I spent part of last week listening to presentations about the customer of the future, and of course it made me think. As usual, I didn’t think in a straight line.
As you’ve heard from me before, customers are still the human beings that walked out of the ice age 10,000 years ago or even the Cro-Magnons of 35,000 years ago. It takes geologic time to observe changes in a species, and those time frames are much too short, so I generally brush aside suggestions that customers are different today or that they will be in my lifetime.
However, it is very certain that we all behave differently today when we enter the marketplace than we did five, 10 or especially 20 years ago. Behavior is a cultural and social adaptation, and while it is true that we behave differently, it is largely because we have better tools, like mobile devices and analytics, to use as customers.
That is not a small point; it means we shouldn’t have to go back to the drawing board on customers. We only need to revisit behavioral strategies and ask how new technologies have affected behavior or will affect it in the future.
All of this suggested to me that assuming the customer of the future is somehow different can obscure the real need, which is to consider how the vendor of the future addresses customers who just happen to have better tools. In other words, what does the vendor of the future look like? I think that’s a better question.
It’s a better question for all the reasons above but also because when we speak about customers, the discussion is much more nuanced. It is much harder to conclude anything about the commonalities between the customer of the future in retail, pharmaceuticals and insurance, just to pick three widely divergent verticals. However, if we turn the discussion around and ask about the vendor of the future, we can see more clearly.
The sea change we need to wrap our heads around comes from understanding the shift in communications. For a long time, vendors did the talking and customers primarily listened, but now the roles have flipped. Since information is much more accessible today, we see statistics like the one about customers performing more than half of the buying cycle without recourse to vendors.
So how does a vendor act within this new reality? I am not satisfied with prescriptions that leverage technology to speed up the ways a vendor can get into the grill of a customer.
This all naturally led me to formulate a short list of attributes that I think any vendor should work to develop regardless of vertical.
- Sensing. The ability to sense what customers think and need on an aggregate basis so that vendors can respond with products, processes and policies that keep them in line with their customers. Sensing happens through communities, data gathering and analytics, and it is a key attribute but far from the whole story.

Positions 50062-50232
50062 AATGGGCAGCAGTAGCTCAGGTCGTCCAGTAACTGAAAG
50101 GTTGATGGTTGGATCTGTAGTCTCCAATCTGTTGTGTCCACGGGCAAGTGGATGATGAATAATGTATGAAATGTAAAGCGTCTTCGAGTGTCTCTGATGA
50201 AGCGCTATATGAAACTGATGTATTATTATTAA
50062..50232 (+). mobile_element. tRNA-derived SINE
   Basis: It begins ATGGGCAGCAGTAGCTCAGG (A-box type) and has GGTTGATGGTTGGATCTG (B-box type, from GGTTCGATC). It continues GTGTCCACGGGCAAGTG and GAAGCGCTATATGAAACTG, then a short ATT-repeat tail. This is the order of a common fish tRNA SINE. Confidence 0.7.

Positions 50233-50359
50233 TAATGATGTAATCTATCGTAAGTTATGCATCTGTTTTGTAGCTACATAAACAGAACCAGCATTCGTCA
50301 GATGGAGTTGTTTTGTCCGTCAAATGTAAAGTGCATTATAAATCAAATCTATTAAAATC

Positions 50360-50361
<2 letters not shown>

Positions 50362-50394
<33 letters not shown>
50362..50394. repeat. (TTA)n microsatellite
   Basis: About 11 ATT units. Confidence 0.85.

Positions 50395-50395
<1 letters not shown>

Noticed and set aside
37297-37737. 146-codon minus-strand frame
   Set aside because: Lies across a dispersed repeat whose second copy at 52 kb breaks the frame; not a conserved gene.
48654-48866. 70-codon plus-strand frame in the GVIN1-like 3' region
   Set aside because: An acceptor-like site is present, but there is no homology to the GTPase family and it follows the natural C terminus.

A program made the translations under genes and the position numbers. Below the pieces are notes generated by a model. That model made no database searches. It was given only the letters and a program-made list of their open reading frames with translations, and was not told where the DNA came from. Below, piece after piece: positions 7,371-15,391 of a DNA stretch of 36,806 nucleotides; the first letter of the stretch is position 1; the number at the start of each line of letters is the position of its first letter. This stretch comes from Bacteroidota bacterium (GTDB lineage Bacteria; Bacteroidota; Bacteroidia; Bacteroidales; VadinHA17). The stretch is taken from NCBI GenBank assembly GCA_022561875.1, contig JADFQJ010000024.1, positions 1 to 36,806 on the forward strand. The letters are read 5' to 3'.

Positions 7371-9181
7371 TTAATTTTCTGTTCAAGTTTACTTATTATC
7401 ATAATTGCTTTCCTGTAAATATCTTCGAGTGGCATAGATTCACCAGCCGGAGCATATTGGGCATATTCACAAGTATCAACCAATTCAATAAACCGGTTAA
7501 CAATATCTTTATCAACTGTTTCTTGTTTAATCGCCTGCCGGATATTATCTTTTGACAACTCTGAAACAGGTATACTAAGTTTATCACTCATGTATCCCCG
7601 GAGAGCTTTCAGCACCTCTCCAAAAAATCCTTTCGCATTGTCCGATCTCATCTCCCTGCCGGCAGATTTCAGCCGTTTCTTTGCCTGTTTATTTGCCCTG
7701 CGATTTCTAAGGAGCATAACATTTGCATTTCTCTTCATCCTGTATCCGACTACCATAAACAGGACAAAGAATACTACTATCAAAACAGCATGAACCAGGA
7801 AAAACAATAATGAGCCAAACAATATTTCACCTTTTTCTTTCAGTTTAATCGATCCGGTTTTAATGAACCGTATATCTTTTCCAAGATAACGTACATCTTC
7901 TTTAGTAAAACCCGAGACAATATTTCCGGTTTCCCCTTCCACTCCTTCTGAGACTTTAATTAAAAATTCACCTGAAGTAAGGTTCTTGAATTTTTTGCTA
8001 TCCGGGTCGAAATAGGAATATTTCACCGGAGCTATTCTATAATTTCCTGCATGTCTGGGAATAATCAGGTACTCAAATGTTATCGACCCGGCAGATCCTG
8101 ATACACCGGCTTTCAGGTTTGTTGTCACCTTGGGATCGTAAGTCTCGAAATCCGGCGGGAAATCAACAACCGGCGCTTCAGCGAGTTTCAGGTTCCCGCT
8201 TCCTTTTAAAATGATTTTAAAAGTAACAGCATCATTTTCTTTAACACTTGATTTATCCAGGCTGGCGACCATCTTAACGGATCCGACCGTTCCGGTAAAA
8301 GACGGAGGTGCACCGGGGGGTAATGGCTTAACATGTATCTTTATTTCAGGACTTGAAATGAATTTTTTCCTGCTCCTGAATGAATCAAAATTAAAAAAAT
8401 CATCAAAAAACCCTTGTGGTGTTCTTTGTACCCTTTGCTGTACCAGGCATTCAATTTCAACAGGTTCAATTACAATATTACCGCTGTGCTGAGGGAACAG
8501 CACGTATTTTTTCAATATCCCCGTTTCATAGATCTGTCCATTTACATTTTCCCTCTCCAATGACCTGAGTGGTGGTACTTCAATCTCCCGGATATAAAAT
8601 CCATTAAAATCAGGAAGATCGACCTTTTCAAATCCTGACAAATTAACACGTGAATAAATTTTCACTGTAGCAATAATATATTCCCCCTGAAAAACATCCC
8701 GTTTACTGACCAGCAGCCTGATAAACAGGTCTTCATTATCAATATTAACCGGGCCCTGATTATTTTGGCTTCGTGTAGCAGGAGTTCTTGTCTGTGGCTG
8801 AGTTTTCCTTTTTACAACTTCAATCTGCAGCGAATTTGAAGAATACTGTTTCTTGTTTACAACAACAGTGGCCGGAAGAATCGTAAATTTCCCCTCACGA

- Participating. Good sensing will enable a vendor to participate in moments that matter or moments of truth for customers. Vendor presence is more important than ever in such areas as subscriptions.
- Feeling empathy. Being able to understand individuals in a moment of truth. The need for empathy has risen significantly lately in part because so many of our interactions no longer happen in a face-to-face context. Also, empathy is a less pervasive need when dealing with single transactions. In today’s world of subscriptions in which vendors have to continuously work to earn business and not simply to win it, empathy is a continuous requirement.
- Taking action across and through barriers of time and space. This is critical. Time refers to both being in the moment and being able to act asynchronously. Space refers to face-to-face brick-and-mortar interactions and virtual space across various media, some in real time, some asynchronously. You can boil this one down to channels, but importantly, before channels you need to understand journeys.
- Building journeys. A lot comes together under this rubric. Understanding the journey gives us a good understanding of when, what and where to do our sensing and apply empathy through action. Understanding journeys gives us the ability to anticipate customers and thus to be ready for their requests.
- Being humane. Journeys also help us to understand the flow of a relationship such that we can recognize when to push and when to back off.
- Welcoming. I need a better word but tomorrow’s vendor has to be approachable and easy to work with, especially where automation is concerned. This is applicable to both the customer and employee experiences. This list won’t do you much good if your offerings are not consumable, usable and comprehensible.
On the Offensive
So I like this list. It simplifies the vendor’s mission and demystifies the job ahead in a way that approaching from the customer side makes less clear. It also places the onus to act more clearly on the vendor.
Focusing on the customer can sometimes relegate a vendor to a more passive role of reacting. Since the game is a vendor’s to lose, it’s best to be on the offensive. This list gives insight into how that can be done.
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